Archive for March 1st, 2011

As you’re probably aware, bonus depreciation is back and better than ever. Qualified assets placed in service after September 8, 2010 are eligible for 100% first-year expensing. Nice deal, right?

Logically, this may seem like the perfect time to pick up that sweet Canyonero you’ve been eyeing up to help lug inventory to the ol’ cracker factory.

Not so fast…

The IRS limits depreciation on certain “luxury automobiles” under Section 280F. The purpose is to restrict depreciation otherwise allowable under Section 168 for normal business assets.

On Tuesday, the IRS issued Revenue Procedure 2011-21, which sets the annual depreciation limits for these luxury autos. For 2011, if you elect to apply the bonus depreciation rules, instead of getting a 100% deduction for your shiny new $100,000 ride, you’re limited to $11,060 in depreciation in year 1.

In future years, at first glance you would be entitled to $4,900 in depreciation in year 2, $2,950 in year 3, and $1,775 for each succeeding year until the asset is either fully depreciated or disposed of.

Now, what do I mean by “at first glance?”

Well, if you were to read Revenue Procedure 2011-21 closely, you would see a sentence that reads as follows:

The Service intends to issue additional guidance addressing the interaction between the 100 percent additional first year depreciation deduction and Section 280F(a) for the taxable years subsequent to the first taxable year. (emphasis added)

So what’s that all about? As best I can guess, the IRS has realized that they’ve created a sticky situation in years 2 through 6 for taxpayers who purchase a qualifying auto in 2011 and elect to take the maximum 100% first-year depreciation limited to the $11,060 discussed above.

See, in each year a luxury auto is depreciated, the deduction is limited to the lesser of the Section 280F limitation or the depreciation that would have been computed under Section 168 (normal depreciation.)

So if you elected bonus depreciation on that $100K Canyonero, your deduction in year 1 would be limited to $11,060, the lesser of the Section 280F limit and the depreciation allowable under Section 168 of $100,000 (100% of the cost for a qualifying bonus asset).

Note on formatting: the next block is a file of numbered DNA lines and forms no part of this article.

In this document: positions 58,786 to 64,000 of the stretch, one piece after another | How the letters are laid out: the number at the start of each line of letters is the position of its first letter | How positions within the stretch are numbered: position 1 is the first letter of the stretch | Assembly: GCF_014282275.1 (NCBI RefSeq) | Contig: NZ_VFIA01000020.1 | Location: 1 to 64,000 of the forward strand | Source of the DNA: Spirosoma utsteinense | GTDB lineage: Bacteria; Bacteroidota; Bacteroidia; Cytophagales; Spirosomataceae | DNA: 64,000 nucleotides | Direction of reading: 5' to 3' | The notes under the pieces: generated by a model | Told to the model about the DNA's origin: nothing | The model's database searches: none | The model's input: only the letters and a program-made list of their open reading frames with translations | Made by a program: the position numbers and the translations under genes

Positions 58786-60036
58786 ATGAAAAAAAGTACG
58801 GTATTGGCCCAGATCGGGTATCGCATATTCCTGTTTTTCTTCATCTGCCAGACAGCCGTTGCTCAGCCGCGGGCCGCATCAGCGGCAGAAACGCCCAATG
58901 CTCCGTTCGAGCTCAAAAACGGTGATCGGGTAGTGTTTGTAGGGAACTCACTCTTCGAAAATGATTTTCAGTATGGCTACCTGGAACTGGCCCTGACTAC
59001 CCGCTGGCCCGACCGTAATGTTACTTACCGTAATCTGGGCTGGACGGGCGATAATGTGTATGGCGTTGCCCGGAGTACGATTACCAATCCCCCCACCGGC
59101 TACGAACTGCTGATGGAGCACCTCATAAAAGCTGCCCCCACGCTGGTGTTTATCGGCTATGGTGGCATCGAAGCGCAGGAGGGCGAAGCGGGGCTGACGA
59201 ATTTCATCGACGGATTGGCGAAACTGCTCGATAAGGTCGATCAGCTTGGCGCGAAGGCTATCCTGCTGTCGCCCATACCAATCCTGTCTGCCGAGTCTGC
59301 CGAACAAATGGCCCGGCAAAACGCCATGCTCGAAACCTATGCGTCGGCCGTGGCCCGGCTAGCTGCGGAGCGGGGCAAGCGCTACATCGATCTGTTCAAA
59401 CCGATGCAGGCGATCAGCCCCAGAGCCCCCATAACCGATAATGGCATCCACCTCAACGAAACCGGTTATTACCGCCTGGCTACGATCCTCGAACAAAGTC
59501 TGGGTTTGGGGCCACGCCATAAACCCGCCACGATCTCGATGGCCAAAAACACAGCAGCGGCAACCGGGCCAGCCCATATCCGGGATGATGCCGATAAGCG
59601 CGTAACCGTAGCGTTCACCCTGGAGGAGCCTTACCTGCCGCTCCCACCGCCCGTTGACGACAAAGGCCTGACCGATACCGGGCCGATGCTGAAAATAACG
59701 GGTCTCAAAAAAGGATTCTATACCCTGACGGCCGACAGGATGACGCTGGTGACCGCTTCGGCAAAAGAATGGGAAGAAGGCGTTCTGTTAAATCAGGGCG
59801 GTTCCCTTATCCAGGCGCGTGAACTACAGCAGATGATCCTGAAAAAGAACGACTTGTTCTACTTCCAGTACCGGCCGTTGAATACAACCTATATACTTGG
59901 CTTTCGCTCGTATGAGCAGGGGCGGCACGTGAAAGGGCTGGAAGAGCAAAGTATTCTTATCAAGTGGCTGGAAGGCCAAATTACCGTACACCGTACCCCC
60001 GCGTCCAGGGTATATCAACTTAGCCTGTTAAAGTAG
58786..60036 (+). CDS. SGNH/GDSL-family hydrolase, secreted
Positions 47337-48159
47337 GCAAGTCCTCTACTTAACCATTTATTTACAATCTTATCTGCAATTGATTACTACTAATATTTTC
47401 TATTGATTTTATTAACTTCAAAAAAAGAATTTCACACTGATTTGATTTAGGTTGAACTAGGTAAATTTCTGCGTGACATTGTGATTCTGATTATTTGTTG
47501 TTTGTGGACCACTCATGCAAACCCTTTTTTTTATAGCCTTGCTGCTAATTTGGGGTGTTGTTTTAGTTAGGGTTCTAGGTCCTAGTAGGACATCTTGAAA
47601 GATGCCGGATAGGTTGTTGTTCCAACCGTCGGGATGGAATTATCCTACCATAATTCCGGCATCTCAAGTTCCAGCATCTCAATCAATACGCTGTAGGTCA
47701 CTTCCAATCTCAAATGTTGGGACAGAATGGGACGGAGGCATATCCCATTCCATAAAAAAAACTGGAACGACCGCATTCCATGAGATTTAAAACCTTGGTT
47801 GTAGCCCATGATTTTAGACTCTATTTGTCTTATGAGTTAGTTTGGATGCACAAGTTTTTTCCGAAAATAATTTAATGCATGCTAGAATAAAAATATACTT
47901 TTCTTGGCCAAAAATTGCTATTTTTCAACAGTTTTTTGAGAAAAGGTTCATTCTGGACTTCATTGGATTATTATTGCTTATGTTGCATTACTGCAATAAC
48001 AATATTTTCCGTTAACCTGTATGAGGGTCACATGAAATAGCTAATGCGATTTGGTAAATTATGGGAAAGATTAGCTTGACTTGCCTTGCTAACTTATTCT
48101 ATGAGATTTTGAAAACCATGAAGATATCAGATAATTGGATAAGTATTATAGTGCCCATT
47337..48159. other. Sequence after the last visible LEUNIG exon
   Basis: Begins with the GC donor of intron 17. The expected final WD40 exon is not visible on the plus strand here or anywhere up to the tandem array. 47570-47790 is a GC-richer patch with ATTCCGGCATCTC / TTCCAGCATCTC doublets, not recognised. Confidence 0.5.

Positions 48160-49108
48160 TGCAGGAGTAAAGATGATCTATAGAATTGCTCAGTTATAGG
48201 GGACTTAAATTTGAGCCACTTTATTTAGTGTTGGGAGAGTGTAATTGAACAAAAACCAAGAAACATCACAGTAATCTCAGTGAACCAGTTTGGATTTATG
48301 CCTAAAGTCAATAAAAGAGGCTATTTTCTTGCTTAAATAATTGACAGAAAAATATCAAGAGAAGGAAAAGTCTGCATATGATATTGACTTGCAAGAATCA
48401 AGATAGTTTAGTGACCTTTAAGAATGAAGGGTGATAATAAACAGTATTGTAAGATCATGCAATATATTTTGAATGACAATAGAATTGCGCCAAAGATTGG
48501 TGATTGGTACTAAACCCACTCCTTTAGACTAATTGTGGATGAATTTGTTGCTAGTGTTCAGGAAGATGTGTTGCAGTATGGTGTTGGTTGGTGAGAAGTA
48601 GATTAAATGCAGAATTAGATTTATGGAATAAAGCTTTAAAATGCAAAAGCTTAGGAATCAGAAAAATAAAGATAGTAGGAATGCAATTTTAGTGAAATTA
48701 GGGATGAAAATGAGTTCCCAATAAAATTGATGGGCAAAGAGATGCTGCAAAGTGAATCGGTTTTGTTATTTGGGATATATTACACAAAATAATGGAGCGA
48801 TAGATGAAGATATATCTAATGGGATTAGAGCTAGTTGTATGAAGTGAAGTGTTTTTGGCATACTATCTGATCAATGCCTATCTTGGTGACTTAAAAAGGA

For years 2-6, the depreciation would again be limited to the lesser of the Section 280F limitations for each year (listed above) and the amount allowed under Section 168, or $0.

That’s right, zero. Remember, in this hypothetical, we elected under Section 168 to apply the first year bonus depreciation rules. So under that provision, all the allowable depreciation is taken in year 1, with nothing remaining for subsequent years. The fact that Section 280F limits the year 1 depreciation has no bearing on what the depreciation would be for years 2-6 would be under the normal rules. As a result, in those years, you would receive no depreciation deduction, before finally depreciating the entire remaining basis of the car in year 7 under Section 280F’s catch-up rule.

Now this deal’s not looking so great, is it? For your $100,000 purchase, you get a $11,060 depreciation deduction in year 1, then nothing until year 7.

Of course, this result could be avoided by electing out of bonus depreciation, but that election would apply to all 5-year assets placed in service in 2011, thereby defeating the purpose of one of the nicest business tax incentives to be offered up by the IRS in some time.

Clearly, Congress did not intend for this result when they added the 100% bonus rules, but until the promised advice shows up, it would appear we’re stuck with it.

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Maybe it’s the quarter of a billion dollars he’s amassed while admittedly using steroids. Or perhaps it’s the fact that he’s rumored to have a portrait of himself as a centaur hanging above his bed.

Or maybe, just maybe, it’s the fact that TV cameras caught this timeless image of him being hand-fed popcorn by Cameron Diaz during the Super Bowl; A-Rod enjoying a mid-game snack in the most A-Rod way possible.

Whatever the reason, there’s no denying that Bostonians, many baseball fans, everyone living outside of the Five Boroughs view Alex Rodriquez as the embodiment of all that’s wrong with the modern athlete. And now, for reasons entirely removed from the baseball diamond, A-Rod’s NYC neighbors are turning against him as well.

 So what’s sparked this Big Apple backlash?

The Yankee third baseman will soon move into a $6 million, 5 bedroom luxury West Side penthouse. A-Rod’s property tax bill? A paltry $1,150 for each of the next 10 years. That’s less than the price of a decent ticket to a single Yankee home game, and 1/50th of the normal property tax assessed on a similarly priced NYC home.  

To be fair, A-Rod isn’t getting a break simply for manning the hot-corner for sport’s most storied franchise. Rather, every resident of this newly built high-rise is entitled to this same property tax reduction under the city’s 421A tax abatement program. Under the program, luxury developers get tax incentives in exchange for promising to build affordable units elsewhere.

Needless to say, others in NYC aren’t thrilled with the idea of a man making $33 million annually paying so little in property taxes.

“I think my constituents feel a sense of outrage,” NYC Councilman James Vacca said.

“To find that someone rich like this is paying so little, it just goes to our core our feeling that this is not right. This has got to be addressed.”

The councilman said the law needs to be changed because this year alone the program will cost the city $900 million in lost revenue. Of course, I have a feeling Mr. Vacca will be happy to let bygones be bygones the first time A-Rod doubles off the wall to beat the Sox in the bottom of the ninth.

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